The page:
This Phase III trial examined 222 relapsed MM patients with a median age of 64.5. The results, which were presented by Professor Moreau showed:
Patients were randomized 2:1 to receive subcutaneous or intravenous VELCADE 1.3 mg/m2 on days 1, 4, 8 and 11 every 21 days for a total of 24 weeks. The study used vials containing 3.5 mg of VELCADE. Intravenous injections were administered at a dose of 1.3 mg/m2 reconstituted in saline solution (3.5 mL) for a final concentration of 1 mg/mL as a 3- to 5-second IV push. Subcutaneous injections were administered at a dose of 1.3 mg/m2 reconstituted in saline solution (1.4 mL) for a final concentration of 2.5 mg/mL. For the first 12 weeks, patients received VELCADE monotherapy. After 12 weeks, if a patient had no change or partial response (PR) as the best response and had not progressed, oral dexamethasone at 20 mg could be added on the day of and day after VELCADE dosing (days 1, 2, 4, 5, 8, 9 and 11, 12) in the last 12 weeks of therapy. At the end of 24 weeks, patients who had an unconfirmed partial response or who were evolving steadily to a delayed PR could receive 6 additional weeks of VELCADE. More than 35 percent of patients had received at least two prior therapies.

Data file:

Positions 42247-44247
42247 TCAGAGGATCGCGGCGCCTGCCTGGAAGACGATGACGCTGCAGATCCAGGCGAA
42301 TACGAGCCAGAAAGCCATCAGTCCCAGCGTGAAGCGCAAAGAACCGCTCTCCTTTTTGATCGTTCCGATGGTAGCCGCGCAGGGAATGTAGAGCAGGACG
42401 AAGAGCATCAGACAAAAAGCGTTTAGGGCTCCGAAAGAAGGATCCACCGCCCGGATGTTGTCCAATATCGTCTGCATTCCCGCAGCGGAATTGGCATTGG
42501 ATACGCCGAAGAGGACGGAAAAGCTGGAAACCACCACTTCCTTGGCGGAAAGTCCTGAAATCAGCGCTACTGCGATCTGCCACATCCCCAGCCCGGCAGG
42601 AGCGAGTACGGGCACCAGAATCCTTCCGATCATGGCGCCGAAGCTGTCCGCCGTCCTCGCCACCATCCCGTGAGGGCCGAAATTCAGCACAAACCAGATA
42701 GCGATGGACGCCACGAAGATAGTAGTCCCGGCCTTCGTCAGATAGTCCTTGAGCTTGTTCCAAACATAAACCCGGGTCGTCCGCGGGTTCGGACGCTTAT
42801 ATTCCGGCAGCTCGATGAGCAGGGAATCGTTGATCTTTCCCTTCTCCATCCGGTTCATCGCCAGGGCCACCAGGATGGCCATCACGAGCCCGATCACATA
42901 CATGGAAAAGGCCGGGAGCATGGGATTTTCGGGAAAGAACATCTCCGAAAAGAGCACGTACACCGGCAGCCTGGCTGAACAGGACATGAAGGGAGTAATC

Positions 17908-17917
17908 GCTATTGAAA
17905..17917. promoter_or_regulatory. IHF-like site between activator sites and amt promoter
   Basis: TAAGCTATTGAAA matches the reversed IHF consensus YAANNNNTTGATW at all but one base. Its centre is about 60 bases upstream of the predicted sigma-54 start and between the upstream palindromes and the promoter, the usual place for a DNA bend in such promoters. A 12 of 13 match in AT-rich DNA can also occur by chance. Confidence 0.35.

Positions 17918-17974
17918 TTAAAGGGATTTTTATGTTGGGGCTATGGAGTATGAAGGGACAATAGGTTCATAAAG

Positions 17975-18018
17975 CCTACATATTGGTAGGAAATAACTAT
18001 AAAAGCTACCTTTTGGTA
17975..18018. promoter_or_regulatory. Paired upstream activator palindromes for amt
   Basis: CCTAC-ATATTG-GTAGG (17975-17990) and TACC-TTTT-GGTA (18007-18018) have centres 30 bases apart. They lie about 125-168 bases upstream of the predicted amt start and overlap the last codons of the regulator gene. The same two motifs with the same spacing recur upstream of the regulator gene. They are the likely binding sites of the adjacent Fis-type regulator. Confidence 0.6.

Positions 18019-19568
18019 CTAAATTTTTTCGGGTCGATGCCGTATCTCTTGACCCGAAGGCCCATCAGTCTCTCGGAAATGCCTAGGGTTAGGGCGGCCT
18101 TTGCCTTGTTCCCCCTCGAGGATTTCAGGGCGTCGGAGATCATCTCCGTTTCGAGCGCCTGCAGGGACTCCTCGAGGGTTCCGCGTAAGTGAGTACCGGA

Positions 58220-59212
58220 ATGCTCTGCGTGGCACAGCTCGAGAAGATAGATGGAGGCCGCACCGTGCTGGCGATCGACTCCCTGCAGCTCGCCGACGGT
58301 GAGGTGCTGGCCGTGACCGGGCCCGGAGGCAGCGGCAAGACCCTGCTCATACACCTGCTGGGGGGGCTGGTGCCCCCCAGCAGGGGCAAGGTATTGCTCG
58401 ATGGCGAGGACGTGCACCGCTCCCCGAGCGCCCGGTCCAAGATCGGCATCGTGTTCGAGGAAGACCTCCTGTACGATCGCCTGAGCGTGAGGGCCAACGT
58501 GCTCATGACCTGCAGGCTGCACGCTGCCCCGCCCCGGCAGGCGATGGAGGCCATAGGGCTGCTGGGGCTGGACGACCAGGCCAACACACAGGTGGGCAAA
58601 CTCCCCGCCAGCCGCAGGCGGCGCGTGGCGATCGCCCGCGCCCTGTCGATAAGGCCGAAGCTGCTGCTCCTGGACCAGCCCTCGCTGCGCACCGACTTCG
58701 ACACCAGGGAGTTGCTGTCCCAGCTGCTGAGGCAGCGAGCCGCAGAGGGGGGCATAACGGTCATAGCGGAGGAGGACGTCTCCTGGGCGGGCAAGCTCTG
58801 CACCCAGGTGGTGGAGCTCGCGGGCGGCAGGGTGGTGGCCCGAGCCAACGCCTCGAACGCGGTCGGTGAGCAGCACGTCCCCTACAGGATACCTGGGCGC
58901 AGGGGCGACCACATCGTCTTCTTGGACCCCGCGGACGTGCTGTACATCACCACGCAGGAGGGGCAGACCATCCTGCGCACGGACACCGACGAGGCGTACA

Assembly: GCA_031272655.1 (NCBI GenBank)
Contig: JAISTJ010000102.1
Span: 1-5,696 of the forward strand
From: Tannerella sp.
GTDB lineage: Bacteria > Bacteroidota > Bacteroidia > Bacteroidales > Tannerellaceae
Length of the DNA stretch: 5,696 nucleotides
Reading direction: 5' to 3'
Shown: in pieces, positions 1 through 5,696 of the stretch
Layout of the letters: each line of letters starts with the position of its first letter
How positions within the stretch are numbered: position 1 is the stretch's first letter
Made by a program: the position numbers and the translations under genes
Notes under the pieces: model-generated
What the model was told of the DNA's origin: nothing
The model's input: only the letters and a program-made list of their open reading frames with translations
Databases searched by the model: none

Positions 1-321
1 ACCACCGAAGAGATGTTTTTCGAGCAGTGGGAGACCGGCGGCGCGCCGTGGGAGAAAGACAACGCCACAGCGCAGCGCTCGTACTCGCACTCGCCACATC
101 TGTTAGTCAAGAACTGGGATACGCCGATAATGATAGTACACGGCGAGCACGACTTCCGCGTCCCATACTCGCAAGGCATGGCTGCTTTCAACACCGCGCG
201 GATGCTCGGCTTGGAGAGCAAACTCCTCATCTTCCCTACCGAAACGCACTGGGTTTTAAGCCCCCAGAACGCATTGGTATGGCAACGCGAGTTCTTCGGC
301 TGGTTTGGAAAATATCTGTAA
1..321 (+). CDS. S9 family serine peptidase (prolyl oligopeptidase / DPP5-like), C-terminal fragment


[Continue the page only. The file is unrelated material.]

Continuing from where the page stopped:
Indications and Important Safety Information
What is VELCADE® (bortezomib) Used For?
How is VELCADE administered?
Who Should Not Receive VELCADE?
The effects of VELCADE in children have not been evaluated.
What are the Possible Side Effects of VELCADE?
- Neutropenia (low levels of neutrophils, a type of white blood cell) and Thrombocytopenia (low levels of platelets). VELCADE can cause low levels of white blood cells (infection fighting cells) and/or platelets (clot-forming cells). You will have regular blood tests to check your cell counts during your treatment with VELCADE. If the number of these cells is very low, your doctor may change the dose and/or schedule of VELCADE. If your white blood cells become low, you can be at higher risk for infections. Tell your doctor if you develop a fever or believe you have an infection. If platelets become very low, there is an increased risk of bleeding. Your doctor may recommend a platelet transfusion. There have been cases of bleeding in the stomach, bowels and brain during treatment with VELCADE.